Subject: Will Ferrell, 42-year old American actor and (alleged) comedian
Date of Assessment: May 11, 2011
Positive Buzzwords: “SNL”
Negative Buzzwords: Played out, overexposed
The Case: As an upfront disclosure, I must admit that Will Ferrell is not really my kind of comedian although, in his “SNL” capacity, he was actually pretty funny at times during the Janet Reno, George W. Bush, Alex Trebek, ridiculous male cheerleader, and even the Roxbury brother skits. As far as post-“SNL” careers go, Ferrell has enjoyed a pretty extended run. While he’s no Bill Murray or Steve Martin, well, who is? The thing is, comedians rarely last too terribly long, no matter their shtick. To survive, they simply have to be able to revamp their images periodically, and Ferrell has already tried his hand a drama a few times in movies such as Stranger Than Fiction and Winter Passing. This weekend, he’ll attempt to take a page from the Bill Murray handbook with a very serious turn as an alcoholic salesman in Everything Must Go because, thanks to one huge flop, the world seems ready to declare his career to be over.
That flop, of course, was Land of the Lost, which pulled in a mere $18 million opening weekend on a $100 budget. Exactly what was the problem here, other than very few people caring to watch Farrell in a PG film? Whatever the cause, the consequences included Forbes (in 2009) naming Ferrell the most overpaid star in Hollywood. Two years later and after a moderately successful pairing with Mark Wahlberg in a buddy action flick, The Other Guys, some extraordinarily easy voice work in Mega Mind, and a pretty horrible turn as the future King Ad-Rock in FIght for Your Right Revisited, can Will Ferrell make a comeback as a leading man?
Further, do we even care?
During Ferrell’s initial move into feature films, he was pretty smart about easing onto theater screens with a very small role as Mustafa, a henchman of Dr. Evil, in both Austin Powers: International Man of Mystery and Austin Powers: The Spy Who Shagged Me. As he continued throughout 140 episodes of “SNL,” he also also appeared within three spinoffs (A Night at the Roxbury; Superstar; and The Ladies Man) with very bad results but, of course, this wasn’t really his fault because most “SNL” skits translate into horrible movies.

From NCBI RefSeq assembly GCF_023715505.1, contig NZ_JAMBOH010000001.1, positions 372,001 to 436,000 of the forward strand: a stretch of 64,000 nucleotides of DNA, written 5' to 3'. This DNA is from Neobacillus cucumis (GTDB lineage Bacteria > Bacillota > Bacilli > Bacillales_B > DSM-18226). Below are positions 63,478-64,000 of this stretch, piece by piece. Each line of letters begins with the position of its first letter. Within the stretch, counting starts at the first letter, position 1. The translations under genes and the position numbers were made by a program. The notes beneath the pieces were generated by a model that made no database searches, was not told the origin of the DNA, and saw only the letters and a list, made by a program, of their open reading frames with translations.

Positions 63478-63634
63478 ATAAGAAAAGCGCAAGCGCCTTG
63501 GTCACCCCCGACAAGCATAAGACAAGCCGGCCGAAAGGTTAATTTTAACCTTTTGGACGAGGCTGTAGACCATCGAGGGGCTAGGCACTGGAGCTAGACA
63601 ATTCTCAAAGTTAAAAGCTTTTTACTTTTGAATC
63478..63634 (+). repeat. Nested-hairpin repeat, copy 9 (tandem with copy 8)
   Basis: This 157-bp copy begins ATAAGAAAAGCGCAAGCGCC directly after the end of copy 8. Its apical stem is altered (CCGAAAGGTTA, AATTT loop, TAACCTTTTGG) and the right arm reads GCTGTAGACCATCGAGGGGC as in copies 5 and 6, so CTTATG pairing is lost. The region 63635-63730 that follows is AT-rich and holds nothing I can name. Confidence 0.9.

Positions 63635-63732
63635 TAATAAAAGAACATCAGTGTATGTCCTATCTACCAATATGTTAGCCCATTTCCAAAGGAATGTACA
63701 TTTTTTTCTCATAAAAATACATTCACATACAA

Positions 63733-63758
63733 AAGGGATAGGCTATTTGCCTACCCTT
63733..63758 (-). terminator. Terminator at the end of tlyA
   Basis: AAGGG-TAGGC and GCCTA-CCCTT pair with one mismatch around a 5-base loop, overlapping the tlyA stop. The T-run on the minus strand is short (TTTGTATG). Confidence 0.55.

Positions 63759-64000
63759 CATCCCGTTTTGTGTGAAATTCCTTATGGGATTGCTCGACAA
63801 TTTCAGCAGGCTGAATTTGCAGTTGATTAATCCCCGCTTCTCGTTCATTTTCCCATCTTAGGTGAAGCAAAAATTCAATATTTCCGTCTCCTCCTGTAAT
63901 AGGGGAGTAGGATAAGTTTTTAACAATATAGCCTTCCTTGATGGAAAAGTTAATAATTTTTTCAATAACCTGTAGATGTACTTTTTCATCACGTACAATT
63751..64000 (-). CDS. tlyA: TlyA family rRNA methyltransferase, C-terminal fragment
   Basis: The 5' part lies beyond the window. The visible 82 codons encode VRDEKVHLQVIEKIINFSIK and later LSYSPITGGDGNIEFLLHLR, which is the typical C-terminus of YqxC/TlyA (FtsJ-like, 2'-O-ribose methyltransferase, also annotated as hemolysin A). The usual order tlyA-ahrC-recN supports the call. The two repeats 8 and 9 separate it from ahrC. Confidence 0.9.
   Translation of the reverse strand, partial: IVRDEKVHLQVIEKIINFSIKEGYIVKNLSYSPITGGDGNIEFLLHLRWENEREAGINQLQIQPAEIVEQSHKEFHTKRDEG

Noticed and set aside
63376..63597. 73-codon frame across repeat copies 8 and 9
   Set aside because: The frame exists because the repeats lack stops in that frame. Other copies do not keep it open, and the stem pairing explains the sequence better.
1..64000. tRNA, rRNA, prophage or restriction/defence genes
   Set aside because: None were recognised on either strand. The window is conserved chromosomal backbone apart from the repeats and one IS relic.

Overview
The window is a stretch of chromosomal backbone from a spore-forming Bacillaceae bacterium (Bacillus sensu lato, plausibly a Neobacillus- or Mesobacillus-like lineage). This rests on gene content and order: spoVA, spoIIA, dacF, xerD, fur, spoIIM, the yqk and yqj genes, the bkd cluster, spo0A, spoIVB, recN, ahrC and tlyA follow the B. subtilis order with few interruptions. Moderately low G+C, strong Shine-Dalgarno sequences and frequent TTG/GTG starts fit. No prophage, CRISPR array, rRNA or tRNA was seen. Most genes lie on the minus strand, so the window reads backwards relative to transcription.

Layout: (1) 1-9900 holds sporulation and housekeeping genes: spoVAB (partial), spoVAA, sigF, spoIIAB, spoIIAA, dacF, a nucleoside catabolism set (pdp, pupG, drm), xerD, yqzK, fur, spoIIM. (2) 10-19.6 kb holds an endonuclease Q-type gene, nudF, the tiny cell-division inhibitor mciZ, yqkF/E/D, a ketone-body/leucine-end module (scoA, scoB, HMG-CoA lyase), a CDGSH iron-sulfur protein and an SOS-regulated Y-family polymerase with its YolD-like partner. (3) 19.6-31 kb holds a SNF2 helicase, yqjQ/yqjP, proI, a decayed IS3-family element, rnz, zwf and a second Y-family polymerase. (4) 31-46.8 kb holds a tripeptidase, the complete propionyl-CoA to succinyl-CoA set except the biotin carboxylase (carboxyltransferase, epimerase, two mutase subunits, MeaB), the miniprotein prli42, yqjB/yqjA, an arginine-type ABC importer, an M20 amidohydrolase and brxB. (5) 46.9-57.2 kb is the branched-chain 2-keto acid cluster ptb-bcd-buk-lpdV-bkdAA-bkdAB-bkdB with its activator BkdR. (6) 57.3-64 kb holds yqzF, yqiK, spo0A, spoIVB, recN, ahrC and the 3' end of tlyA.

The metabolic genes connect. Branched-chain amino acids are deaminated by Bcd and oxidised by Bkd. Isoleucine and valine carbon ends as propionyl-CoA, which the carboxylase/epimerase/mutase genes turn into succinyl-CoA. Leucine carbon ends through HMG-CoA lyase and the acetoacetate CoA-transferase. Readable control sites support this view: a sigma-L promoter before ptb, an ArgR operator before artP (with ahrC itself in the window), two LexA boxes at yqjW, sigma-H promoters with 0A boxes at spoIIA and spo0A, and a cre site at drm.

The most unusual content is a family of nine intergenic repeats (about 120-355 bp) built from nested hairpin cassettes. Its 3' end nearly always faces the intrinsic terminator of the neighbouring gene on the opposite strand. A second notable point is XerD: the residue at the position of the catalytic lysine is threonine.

Outside of “SNL,” Ferrell quickly gained ground as a movie “star” with roles in the following movies — Jay and Silent Bob Strike Back; Zoolander; Old School; Elf; Starsky & Hutch; Anchorman: The Legend of Ron Burgundy; The Wendell Baker Story; Kicking & Screaming; Bewitched; The Producers; Talladega Nights: The Ballad of Ricky Bobby; Semi-Pro; Step Brothers — most of which did not feature any dramatic stretching but mostly consisted of Ferrell hamming it up in highly varied derivatives of the same sort of overgrown man-child character.
The thing is that I’d like to hate on Ferrell, for even though I recognize his potential as a diverse actor, I still can’t help but just think of him as “Frank the Tank.” Still, he gave a pretty good show in the black comedy, Drowning Mona, and he also was rather charming in Melinda and Melinda even if, as a whole, it was merely another contemporary Woody Allen that otherwise missed the mark. The sad thing is that it’s a rather common opinion now that Will Ferrell is at his best in tiny cameo roles within films that already have a lot going for them. (A pretty good example would be his take on Chazz Reinhold in Wedding Crashers) Perhaps this is an indication that the tide has turned for Ferrell as a leading man, and he’s best at this stage in his career as a supporting player, where he can give his audience just enough skeevy obnoxiousness that they’ll appreciate his efforts but not be overwhelmed.
Prognosis: Ferrell might have learned something from the Land of the Lost experience. In the immediate future, he’s diversifying the resumé with a Spanish film, Casa De Mi Padre, and a dramatic indie movie, Everything Must Go, which receives a limited release this weekend. He’s also got a shit ton of stuff in development including something called King Dork. If all else fails, he can probably keep making guest appearances on television shows like “30 Rock” and “The Office” and working on the “Funny of Die” website, which he co-launched in 2007 with Adam McKay. Learning to live off the profits of an internet website just might be exactly what he needs.
Agent Bedhead lives in Tulsa, Oklahoma. She and her little black heart can be found at agentbedhead.com.